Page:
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The “American rule” holds that each party to a lawsuit will pay for his or her own attorney’s fees regardless of who prevails in the case.  Unless a statute or contractual provision says otherwise, Florida courts will apply the American rule.  For that reason, contracts oftentimes contain provisions stating that if litigation arises under the contract, the losing party must pay the prevailing party’s attorney’s fees.

Florida statutory law, however, requires reciprocity.  In other words, if “a contract contains a provision allowing attorney’s fees to a party when he or she … enforce[s] the contract, the court may also allow reasonable attorney’s fees to the other party when that party prevails … with respect to the contract.” Fla. Stat. § 57.105(7).  For example, the following contractual provision is not reciprocal: “Buyer shall pay for Seller’s attorney’s fees if Seller prevails in a claim against Buyer.”  The terms of the contract grant only Seller, not Buyer, the right to attorney’s fees upon prevailing.  However, because Florida law requires reciprocity, Florida courts generally will read that contractual provision as also granting Buyer a right to attorney’s fees upon prevailing in a suit to enforce the contract.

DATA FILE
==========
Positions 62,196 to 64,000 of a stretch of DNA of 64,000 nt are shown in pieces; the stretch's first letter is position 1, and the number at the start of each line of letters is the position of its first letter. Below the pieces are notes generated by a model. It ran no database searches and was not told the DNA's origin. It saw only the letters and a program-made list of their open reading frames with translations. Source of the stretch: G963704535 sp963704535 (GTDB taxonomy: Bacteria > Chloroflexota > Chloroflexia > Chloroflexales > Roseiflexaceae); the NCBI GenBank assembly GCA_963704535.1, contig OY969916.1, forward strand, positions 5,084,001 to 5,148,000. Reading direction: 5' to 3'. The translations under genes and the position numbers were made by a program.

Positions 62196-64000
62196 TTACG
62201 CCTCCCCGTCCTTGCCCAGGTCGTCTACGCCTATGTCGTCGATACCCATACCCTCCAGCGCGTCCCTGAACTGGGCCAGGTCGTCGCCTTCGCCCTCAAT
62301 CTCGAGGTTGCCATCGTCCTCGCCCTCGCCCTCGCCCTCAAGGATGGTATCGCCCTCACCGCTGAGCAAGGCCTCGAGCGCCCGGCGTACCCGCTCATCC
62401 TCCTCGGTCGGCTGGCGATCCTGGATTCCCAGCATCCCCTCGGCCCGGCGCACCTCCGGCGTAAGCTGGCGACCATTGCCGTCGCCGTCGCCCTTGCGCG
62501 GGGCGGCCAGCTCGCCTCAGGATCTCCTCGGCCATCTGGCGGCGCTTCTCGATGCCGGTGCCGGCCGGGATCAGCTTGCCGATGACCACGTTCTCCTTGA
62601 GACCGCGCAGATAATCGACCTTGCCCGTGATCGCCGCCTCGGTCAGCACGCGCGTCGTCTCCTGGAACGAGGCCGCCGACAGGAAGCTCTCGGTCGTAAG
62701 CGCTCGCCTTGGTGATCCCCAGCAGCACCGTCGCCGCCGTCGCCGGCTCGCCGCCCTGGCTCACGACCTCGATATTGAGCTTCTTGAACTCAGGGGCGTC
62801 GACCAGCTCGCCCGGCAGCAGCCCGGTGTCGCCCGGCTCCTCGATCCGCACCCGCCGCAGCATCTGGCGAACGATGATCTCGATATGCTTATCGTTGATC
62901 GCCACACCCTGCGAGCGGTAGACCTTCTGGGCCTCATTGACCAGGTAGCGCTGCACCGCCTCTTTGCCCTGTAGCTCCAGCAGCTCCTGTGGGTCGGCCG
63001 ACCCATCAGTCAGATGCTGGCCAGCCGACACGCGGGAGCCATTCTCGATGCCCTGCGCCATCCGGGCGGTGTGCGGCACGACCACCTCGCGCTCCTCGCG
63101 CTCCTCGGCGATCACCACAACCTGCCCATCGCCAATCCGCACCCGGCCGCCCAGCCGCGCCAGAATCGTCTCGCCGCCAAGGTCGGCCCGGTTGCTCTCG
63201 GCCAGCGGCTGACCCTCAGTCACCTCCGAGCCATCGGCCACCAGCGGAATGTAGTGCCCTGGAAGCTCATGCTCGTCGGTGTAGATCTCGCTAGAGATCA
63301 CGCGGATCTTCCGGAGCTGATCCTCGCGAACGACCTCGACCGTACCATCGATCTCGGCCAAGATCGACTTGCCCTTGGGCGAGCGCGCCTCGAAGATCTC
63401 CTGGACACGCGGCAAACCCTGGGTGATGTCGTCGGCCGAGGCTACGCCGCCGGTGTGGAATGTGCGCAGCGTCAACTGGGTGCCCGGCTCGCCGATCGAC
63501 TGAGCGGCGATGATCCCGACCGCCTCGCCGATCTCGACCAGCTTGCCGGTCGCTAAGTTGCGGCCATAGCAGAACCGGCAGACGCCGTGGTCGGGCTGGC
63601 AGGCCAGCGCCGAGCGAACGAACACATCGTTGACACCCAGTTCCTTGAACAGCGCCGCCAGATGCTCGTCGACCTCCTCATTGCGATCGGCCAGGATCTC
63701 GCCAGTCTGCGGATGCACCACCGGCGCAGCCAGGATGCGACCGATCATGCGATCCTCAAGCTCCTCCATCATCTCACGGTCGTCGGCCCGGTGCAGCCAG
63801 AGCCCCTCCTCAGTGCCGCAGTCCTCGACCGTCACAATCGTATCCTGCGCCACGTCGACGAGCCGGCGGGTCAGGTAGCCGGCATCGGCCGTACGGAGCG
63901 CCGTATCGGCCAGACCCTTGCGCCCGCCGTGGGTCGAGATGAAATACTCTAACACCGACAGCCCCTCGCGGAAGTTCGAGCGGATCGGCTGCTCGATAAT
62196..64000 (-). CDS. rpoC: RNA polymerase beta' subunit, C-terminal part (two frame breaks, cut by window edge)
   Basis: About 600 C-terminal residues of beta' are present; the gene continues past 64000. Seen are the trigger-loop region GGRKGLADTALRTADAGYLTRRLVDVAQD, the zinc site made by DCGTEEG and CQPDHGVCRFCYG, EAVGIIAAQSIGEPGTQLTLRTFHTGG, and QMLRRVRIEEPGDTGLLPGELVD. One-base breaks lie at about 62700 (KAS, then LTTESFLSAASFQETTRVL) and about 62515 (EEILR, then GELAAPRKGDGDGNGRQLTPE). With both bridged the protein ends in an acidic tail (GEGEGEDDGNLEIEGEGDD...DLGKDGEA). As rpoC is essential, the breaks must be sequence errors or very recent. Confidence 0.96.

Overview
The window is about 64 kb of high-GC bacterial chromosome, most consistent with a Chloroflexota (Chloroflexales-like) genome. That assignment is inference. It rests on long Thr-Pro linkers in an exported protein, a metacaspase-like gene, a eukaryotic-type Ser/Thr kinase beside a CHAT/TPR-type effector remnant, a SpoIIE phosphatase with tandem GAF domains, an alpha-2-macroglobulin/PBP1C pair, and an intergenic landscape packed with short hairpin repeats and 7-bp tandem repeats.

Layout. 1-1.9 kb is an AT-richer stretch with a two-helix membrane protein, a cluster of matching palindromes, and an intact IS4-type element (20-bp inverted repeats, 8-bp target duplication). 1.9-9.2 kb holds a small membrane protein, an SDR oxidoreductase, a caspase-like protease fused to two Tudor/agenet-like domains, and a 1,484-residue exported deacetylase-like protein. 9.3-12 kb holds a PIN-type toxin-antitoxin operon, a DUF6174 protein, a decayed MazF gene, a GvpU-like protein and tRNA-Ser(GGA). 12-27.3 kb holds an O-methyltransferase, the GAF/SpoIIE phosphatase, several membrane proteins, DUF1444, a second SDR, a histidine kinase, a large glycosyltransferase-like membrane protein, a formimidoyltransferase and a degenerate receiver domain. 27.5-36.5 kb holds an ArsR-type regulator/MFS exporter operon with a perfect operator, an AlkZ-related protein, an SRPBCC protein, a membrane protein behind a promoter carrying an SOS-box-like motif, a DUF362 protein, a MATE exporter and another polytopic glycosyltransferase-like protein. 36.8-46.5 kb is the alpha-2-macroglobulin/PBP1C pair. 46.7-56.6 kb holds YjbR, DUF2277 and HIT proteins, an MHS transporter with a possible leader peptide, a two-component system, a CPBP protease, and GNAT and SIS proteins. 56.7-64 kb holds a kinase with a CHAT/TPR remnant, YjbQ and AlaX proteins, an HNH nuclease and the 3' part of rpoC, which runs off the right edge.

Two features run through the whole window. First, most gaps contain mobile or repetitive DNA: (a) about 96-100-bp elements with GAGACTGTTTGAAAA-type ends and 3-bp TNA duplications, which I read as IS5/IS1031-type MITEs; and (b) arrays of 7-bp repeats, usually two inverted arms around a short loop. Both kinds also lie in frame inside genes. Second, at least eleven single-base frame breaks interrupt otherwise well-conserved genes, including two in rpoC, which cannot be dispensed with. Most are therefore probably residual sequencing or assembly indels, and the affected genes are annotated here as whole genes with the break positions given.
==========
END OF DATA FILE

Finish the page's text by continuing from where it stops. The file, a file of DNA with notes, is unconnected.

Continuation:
In Fla. Hurricane Prot. & Awning, Inc. v. Pastina, 43 So. 3d 893 (Fla. 4th DCA 2010), a homeowner entered into a contract with a contractor to install shutters.  The contract included the following provision: “Purchaser [i.e., the homeowner,] is responsible for all costs of collection including Attorney’s fees.”  Fla. Hurricane Prot. & Awning, Inc., 43 So. 3d at 894.  The contractual provision is not reciprocal, i.e., it grants only the contractor the right to recover attorney’s fees from the homeowner.  After the contractor failed to install the shutters, the homeowner sued for breach of contract and prevailed.  Relying on Florida’s reciprocity statute, the homeowner sought attorney’s fees from the contractor.  While the trial court agreed with the homeowner and awarded her attorney’s fees, the appellate court disagreed.

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